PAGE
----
Some unconferences that could be free have put on fees just to stop no-shows. One idea is to charge a fee — and then tell people that they will get their money back at the conference. Ie. free if you show up, but costs you $25 if you are a no-show! Of course this means having a refund station, which costs time and money and requires trusted volunteers. However, if people paid via paypal, it can be fairly easy to do the refunds — verify ID, then click to refund. If they prepay with cheque, it’s a bit harder.

Chances are you would still get a fair number of no-shows, and this could support the conference and pay for the refund station. Or if not, you could tell people that all but $2 would be refunded, which nobody will care about, and would support the conference. Truth be known, a lot of people would not bother with the refund just to support the conference.

It might be interesting to see what the right price to set for a free conference is. Too high and of course you discourage people who might want to come but fear losing the deposit if they no-show. In addition you would get fewer people leaving in their fee as a donation. Too low and people still no-show too much and you don’t get enough support.

Print badge at home

Most free unconferences do little more than a hand-filled “Hello, my name is” badge. Tell people to bring a badge holder — we all have many of them left over from other conferences — and create a simple web form where they can type in their name, and whatever else they like, and it generates a badge they can cut and print, possibly in a range of sizes. So you get nice badges with logos and easily readable names. It’s fun if badges also can contain space for “Ask me about” phrases that are conversation starters.

If they don’t have a badge holder, just offer some double sided tape or something else to stick the badge to their clothing.

Have a printer on the network

People who fly out at the end of a conference all need to print their boarding pass. It’s a must for a quick trip through the airport. A computer with printer, or a very standard printer on the network is a nice plus.

Room switch

Sometimes rooms are just allocated wrong, even with advance voting. While it will cost about 5 minutes, sometimes it might make sense to declare a room switch when a big room is mostly empty and a smaller room has them packed out the doors. Flexible scheduling can make the lost time get made up in certain ways.

Totally flexible scheduling

While it generates problems — because the start of talks can overlap with the end of other talks — but a live schedule could allow completely flexible scheduling. Talks could go a bit long or a bit short, and just end when they end. However, there’s also a lot that can go wrong with this — people need to know their time is constrained, and stick to it.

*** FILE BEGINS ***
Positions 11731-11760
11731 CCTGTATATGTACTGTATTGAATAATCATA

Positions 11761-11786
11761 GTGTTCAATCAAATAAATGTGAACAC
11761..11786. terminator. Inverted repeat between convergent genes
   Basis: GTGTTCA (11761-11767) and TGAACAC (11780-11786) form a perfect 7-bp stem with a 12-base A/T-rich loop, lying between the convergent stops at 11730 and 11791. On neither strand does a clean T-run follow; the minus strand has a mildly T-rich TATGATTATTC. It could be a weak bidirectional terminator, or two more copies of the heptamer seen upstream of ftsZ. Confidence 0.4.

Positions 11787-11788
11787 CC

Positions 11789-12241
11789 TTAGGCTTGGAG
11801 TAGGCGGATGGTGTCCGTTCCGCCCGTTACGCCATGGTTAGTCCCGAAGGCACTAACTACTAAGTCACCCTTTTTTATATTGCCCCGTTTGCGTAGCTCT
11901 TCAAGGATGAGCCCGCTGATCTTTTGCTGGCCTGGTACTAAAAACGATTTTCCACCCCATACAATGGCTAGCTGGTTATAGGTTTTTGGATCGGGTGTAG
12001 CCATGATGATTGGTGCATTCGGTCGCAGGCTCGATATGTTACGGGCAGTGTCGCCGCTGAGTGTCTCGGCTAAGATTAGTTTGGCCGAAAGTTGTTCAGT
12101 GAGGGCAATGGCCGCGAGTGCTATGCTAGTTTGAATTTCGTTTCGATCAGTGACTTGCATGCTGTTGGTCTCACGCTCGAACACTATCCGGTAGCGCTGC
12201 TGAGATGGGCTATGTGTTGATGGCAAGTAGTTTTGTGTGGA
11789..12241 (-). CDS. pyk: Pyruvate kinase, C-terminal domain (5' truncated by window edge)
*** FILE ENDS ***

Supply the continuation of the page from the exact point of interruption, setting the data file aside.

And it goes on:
Schedule downtime

Because so many people want to talk, there is pressure to schedule talks all the time, and to have many tracks. This should be resisted. There should be official time when no talk is happening, and even official time between talks if possible. BIL this year shifted to more 30 minute slots and fewer 15, which is good because 15 is too small for most talks. However, this does not mean that people should not be encouraged to do a 15 minute slot if they can.

I also recommend considering a forced time for Q&A, perhaps of just 3 minutes. If there are no questions, then have more open hallway time, which is always good.

Have a center

All conference spaces should have a center which you typically pass through on the way from room to room. That’s where you run into people and have hallway conversations. It’s a good place for the video screens and the live feeds if you are going to have them.

Have people vote on talks

If you don’t pre-vote on talks on a web site, then have a short session where people announce there talks. Get a rough show of hands for those who are interested, and assign rooms only after seeing that show of hands. Don’t let speakers just pick their rooms unless they want a smaller room than interest deserves because they want the intimacy.

If you can, do better A/V

When it’s all volunteer it’s hard to do A/V just right. The speaker should be able to see their own laptop to read their slides, because it ruins a talk if the speaker has to keep looking backwards to see their slides, turning away from the audience. Even better, if you can afford it, is to have a projector putting the slides on the back of the room, as well as the front, so the speaker can see their notes while never lowering their eyes.

And, of course, it’s really good if you can have some system (such as two projectors) so that people can set up their laptops while the last speaker is finishing. Annoyingly, many laptops won’t go into driving the projector until they are physically connected to it. The best system allows them to connect to a second projector (thus speakers alternate back and forth) or an expensive projector switch. It’s amazing how much time is wasted setting up A/V at even the most expensive conferences. This is another reason to have forced Q&A — the next speaker can be setting up with the projector during the Q&A.

Encourage rehearsal

Sure, it’s an ad-hoc conference. But strongly suggest that speakers do an audio recording of their talk into an mp3 file, and listen to it. First of all, it will improve the talk. Second of all, they will see the length of the mp3. Remind them that in the real talk they will take longer due to A/V snafus, and questions.